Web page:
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Stress - as Related to Addictive Behavior

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As Related To Addictive Behavior

By Jackson L. Reger

We will first begin by defining what an addictive behavior. As Social Observers and Scientists have applied the notion of addiction to many and varied human activities (Oxford, 1985). A addictive behavior can be anything from Alcoholism, Anorexia Nervous, Caffeine, Drugs to list a few, however, what many would call addictive others would call natural. It is almost impossible to say for sure where an addiction starts and natural instincts begin. What many would say are another persons habits, can in reality be an addiction, the same could be said about a routine .When an routine becomes addictive behavior usually begins when the individual cannot break from doing the same thing over and over again. As we will see a person actually has to form a connection to network his or her feelings to change the behavior. While Behavior Modification may work in the beginning to stop the addiction, it takes a great deal of self-will-power to actually stop the addiction successfully. More on Behavior Modification will be covered later in this paper.

A similar case is made here for the words we use to refer to states of mind or cognitive

processes. They almost always began as references either to some aspect of behavior or to the

setting in which behavior occurred. Only very slowly have they become the vocabulary of

something called mind. Recent Issues in the Analysis of Behavior (1989) publ. Merrill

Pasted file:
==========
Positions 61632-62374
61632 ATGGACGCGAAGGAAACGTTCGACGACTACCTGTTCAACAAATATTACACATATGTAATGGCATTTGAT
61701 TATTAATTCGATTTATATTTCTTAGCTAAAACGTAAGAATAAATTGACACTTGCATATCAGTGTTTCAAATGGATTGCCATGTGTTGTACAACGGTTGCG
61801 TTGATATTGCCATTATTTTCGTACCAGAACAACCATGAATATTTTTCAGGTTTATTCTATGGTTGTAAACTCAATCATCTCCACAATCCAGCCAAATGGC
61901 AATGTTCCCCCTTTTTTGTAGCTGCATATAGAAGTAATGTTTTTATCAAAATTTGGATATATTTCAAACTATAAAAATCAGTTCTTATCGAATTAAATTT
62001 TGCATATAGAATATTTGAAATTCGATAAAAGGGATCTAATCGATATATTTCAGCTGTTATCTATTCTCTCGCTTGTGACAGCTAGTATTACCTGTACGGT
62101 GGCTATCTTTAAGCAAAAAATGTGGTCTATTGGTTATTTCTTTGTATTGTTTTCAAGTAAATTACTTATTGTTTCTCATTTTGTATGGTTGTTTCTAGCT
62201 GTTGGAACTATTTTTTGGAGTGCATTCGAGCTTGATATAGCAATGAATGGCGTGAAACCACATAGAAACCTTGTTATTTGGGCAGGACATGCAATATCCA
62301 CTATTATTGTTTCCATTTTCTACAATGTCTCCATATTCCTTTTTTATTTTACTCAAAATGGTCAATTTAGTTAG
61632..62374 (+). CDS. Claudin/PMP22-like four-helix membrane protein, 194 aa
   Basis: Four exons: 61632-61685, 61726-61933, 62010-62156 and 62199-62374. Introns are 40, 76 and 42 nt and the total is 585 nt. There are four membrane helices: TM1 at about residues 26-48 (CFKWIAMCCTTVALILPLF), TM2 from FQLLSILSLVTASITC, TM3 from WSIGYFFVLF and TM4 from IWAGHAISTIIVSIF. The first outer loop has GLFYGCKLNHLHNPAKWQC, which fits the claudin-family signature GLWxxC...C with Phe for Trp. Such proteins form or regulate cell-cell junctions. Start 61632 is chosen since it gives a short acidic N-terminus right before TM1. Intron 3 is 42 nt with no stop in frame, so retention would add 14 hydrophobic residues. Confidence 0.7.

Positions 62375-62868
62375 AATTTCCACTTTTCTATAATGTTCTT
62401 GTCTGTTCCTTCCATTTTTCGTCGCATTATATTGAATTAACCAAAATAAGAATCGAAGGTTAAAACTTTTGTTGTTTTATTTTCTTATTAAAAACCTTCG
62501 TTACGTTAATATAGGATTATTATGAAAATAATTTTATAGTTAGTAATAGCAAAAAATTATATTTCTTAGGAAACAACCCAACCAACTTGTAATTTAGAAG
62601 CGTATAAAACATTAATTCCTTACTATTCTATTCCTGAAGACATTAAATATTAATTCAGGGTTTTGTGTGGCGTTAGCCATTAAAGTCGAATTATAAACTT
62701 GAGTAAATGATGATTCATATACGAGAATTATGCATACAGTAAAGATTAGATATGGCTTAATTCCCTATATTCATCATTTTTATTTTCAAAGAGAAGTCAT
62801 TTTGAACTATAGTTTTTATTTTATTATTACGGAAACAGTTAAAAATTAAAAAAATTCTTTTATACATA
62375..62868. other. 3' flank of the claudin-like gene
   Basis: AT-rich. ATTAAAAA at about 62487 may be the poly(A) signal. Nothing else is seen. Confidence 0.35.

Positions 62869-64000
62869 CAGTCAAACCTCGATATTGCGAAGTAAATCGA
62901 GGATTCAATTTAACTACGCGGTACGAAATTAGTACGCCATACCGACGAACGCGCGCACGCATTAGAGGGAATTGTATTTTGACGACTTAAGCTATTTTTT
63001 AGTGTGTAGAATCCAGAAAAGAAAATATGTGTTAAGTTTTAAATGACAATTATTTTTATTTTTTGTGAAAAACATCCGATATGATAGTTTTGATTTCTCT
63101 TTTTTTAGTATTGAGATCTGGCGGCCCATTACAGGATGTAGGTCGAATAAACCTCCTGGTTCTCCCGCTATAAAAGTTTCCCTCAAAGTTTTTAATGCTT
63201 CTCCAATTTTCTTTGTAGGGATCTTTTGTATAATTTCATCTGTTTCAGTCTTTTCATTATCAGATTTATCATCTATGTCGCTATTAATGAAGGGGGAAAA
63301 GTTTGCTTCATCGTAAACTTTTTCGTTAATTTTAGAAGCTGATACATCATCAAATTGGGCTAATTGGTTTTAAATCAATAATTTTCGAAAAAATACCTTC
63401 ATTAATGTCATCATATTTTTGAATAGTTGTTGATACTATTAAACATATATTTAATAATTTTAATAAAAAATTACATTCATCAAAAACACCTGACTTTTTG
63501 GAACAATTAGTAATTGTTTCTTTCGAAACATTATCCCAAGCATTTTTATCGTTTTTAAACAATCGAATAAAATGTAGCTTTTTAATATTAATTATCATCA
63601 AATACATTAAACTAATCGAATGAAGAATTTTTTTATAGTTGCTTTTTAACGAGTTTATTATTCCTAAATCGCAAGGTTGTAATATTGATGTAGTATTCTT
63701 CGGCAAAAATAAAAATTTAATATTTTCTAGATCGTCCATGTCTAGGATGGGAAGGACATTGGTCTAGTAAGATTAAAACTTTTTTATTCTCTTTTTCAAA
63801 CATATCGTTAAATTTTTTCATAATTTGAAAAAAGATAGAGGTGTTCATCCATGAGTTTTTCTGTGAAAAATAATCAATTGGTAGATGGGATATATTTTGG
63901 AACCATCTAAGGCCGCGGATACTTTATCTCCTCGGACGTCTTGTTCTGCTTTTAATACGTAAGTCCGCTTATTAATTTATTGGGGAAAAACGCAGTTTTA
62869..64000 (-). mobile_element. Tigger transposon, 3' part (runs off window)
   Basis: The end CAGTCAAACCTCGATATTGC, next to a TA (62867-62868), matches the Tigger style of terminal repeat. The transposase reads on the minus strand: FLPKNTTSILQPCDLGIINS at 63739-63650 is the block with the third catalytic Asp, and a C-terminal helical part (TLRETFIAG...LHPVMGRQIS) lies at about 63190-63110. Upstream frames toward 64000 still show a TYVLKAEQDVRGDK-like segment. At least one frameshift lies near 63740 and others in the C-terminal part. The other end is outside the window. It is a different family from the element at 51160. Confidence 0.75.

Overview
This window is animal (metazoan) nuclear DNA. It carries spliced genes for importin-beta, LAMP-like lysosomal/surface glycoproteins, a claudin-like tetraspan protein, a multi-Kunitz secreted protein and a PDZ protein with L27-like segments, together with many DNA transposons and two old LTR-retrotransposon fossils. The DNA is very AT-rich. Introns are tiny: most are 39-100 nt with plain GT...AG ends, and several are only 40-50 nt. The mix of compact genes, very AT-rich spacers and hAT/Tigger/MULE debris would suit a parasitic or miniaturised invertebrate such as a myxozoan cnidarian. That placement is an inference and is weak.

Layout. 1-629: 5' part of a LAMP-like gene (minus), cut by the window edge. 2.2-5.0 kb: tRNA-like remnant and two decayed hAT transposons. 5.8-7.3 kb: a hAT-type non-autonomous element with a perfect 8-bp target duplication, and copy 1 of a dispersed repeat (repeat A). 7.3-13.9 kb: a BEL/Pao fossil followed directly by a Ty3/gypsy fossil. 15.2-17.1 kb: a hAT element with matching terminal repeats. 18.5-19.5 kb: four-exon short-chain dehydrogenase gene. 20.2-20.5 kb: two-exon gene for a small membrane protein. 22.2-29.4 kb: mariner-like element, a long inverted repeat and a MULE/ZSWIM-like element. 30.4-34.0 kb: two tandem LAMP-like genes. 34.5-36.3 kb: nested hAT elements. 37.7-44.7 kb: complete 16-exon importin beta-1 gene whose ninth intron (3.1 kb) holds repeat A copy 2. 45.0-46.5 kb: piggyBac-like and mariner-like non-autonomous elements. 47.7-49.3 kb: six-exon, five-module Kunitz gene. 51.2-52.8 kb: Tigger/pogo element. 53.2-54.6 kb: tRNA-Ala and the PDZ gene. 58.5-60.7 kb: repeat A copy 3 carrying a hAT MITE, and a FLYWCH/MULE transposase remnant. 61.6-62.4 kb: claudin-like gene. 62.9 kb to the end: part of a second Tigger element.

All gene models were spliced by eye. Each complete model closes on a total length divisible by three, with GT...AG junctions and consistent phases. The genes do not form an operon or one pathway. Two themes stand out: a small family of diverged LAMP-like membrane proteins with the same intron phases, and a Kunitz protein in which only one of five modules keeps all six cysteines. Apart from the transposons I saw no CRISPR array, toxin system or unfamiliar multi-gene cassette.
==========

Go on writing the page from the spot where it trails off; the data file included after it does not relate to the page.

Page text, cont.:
Publishing Company, B F Skinner (1989) Cognitive thinking also plays a chief part in dealing with the addictive behavior. It is also know in some circles as Behavior Modification among others, or training someone to fixate on a positive behavior to replace a negative one. Behavior Modification can be used when the individual makes note of the problems and decides that it is actually a dangerous addictive behavior either to themselves or to others. We find that developing of coping strategies focuses on building the client's behavioral and cognitive skills for navigating high-risk situations. Cognitive Behavioral skills training can I include modeling of effective skills, through videotapes or instructor demonstrations, discussion of the model, and client rehearsal of the behavioral skills (Relapse Prevention, page 372) Anxiety comes into the equation when the individual finally comes to the realization that their behavior is addictive, however, he or she does know what to do to quit the questionable behavior. Anxiety most often leads to Stress and other undesirable behaviors. For instance an alcoholic when faced with realization that they are alcoholic's and need to stop that behavior,



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